Reflections

Resolution of an Alien at Home

I’m not one for making new year resolutions.  I usually give up pretty quickly anyway.  but THIS year…. well, I’m HOPING this year will be different.  My resolution is to keep a blog regularly updated.  But not just any blog… MY blog.  A website where I can share what I’m really passionate about.  And hopefully, a place where I can interact with my readers so that we can learn about something incredible together and share each others experiences and insights.  The year 2013, by God’s will, ended with a discovery that I actually know what I want to do with my life and a confirmation that my greatest and deepest wish would soon come true.  But I’ll tell you more about that in later posts.

For now, all you need to know is that my home is different than the average home.  My mom is an American born and raised in New Jersey.  My dad, who was born in Egypt, is an American-Canadian by citizenship and a Greek by blood.  My oldest brother was born in Canada, but my sister, 2nd brother, and myself were all born in Thailand where my parents were missionaries for 17 years.  I lived in Canada for 1 year, Thailand for 7 years, and America for 14 years now.  I am a Third Culture Kid (TCK)… a kid who grew up in a culture outside my parents’ “home culture”, identifying with neither my parent’s culture nor my host culture.  Instead, I identify with the thousands of individuals who have grown up with this common feeling of being an Alien at Home, wherever home may be.

5 guesses as to which one is me
5 guesses as to which one is me

It is my desire and passion to study this TCK culture.  I want to learn about the challenges and blessings.  This semester I will officially be starting this research, and I would like to invite you to learn with me.  I want to share what I have discovered, what I have experienced, and tell you stories about individuals (friends, celebrities, and even fictional characters) who identify as TCKs.  Most importantly, I want to invite you to share YOUR experiences, your thoughts, and your criticisms.  The TCK experience is unique as a whole, but you will find that there are areas in which you will relate.  Tell me about it!

For now, tell me about YOU!

1. Where were you born?

2. Where have you lived?

3. Where is your “home”?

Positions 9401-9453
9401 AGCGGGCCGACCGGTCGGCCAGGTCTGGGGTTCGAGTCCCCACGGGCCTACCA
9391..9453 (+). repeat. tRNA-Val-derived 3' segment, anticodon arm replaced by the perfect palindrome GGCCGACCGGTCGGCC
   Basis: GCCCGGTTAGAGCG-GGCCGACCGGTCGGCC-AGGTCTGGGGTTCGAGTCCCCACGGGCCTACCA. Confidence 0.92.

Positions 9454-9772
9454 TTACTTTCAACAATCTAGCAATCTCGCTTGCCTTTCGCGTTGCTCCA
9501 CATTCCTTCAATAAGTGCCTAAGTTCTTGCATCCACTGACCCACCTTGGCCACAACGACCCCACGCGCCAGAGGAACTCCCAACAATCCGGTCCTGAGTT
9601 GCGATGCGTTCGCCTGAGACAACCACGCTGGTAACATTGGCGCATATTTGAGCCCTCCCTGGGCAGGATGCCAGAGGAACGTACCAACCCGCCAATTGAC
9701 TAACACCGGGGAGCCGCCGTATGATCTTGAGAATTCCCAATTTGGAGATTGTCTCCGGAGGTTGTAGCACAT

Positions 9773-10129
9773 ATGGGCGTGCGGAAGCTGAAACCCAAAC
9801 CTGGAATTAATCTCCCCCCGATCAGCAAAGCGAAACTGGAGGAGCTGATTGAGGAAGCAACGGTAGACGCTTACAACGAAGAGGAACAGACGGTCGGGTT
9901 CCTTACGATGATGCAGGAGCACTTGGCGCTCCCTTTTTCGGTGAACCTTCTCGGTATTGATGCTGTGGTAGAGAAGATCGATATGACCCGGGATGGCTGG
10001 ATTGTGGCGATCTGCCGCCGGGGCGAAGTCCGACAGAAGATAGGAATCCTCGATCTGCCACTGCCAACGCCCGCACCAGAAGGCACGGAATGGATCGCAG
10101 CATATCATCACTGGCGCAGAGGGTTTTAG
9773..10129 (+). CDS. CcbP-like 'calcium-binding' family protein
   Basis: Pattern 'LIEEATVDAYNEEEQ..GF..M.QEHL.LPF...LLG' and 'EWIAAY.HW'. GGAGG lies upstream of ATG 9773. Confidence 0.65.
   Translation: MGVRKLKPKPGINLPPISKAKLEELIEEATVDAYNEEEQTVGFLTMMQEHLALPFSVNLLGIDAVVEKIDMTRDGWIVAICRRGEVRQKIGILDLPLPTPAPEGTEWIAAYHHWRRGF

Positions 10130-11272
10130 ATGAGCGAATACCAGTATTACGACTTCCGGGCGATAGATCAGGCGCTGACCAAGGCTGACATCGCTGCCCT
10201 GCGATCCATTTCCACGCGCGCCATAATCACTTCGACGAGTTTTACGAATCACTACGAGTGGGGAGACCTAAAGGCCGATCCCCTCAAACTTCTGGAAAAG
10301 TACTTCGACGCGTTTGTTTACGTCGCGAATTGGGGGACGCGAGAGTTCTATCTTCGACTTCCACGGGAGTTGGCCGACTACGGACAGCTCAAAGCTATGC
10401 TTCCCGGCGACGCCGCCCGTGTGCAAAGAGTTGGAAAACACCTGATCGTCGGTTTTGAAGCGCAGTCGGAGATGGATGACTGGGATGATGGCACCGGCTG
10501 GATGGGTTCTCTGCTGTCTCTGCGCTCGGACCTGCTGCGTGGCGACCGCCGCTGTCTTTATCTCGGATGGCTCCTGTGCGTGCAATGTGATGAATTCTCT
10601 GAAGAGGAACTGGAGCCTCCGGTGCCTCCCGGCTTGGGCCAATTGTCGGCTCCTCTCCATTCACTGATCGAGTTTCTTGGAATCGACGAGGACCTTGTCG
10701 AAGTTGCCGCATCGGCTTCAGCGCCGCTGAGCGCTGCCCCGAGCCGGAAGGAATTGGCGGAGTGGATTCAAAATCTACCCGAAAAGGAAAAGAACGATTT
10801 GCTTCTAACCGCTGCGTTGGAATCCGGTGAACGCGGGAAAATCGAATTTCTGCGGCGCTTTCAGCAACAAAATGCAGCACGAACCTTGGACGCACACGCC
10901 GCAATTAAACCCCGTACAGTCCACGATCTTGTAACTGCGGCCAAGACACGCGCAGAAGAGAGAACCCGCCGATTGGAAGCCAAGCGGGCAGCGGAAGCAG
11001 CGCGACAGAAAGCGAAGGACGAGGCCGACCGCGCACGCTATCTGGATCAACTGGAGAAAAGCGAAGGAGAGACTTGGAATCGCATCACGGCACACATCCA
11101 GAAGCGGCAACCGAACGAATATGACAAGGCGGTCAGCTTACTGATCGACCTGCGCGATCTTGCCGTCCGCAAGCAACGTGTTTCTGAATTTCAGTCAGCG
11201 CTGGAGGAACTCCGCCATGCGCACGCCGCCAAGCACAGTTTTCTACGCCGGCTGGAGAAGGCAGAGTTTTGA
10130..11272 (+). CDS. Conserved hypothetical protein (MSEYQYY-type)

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14 thoughts on “Resolution of an Alien at Home”

  1. Harm, I’m so glad you are doing this! It’s fun to see what you are passionate about. I am not a TCK, but I am married to one. There are things about Nate that sometime don’t make sense to me, because of where he is from and how that has affected him.

    1. Thanks Ally! I hope that this will be a site that can help you understand Nate better. I’m really looking forward to hear your ideas and perspectives throughout the blog. Mel had the great idea of interviewing spouses of TCKs too so that we can see what THAT perspective might be like, so I may set up an interview with you at some point 🙂

  2. I am so glad that you decided to start this blog. It’s a tough issue, but I know you will do a great job portraying the immense joys and difficulties of being a TCK.

    I was born in Thailand, and have lived there, Canada and the US. The US is now my home, but it took a looong time to feel that way.

    1. Thanks for your support Mel! Definitely a tough issue, and even though I’m a TCK, I still find it hard to fully grasp the definition of what a TCK is.

      I’m glad you finally have a place to call home. I wonder if most adult TCKs have a better sense of home once they are married and have kids. I bet that singles have a different perspective.

      1. I truly would hope so. I am still single and lost in where to really go. I am a TCK and an MK (missionaries kid) and grew up in the Philippines but am by birth German. Right now i live in Germany and am a Student soon to be done with my Bachelor. Life has been crazy and surviving it all isn’t easy. I came back to Germany with my Family at the age of 18/19 and before was 17 Years in the Philippines, every five years my family and I would return to Germany for one year and then go back to the Philippines. Where do I feel at home, really hard question. I will be visiting the Philippines after three year now in February once again. To time I am going through a “Trauerprozess” in German, a mmh “crying” or “leaving behind” process.

        Many greetings
        Dorines

      2. Thanks so much for sharing Dorines! I can understand that lost feeling. I pray that God helps you find your way. It took me a while to trust that He knew the way even when I didn’t, but God always provides. I look forward to hearing more about your experiences and how you can or cannot relate to some of the topics I bring up!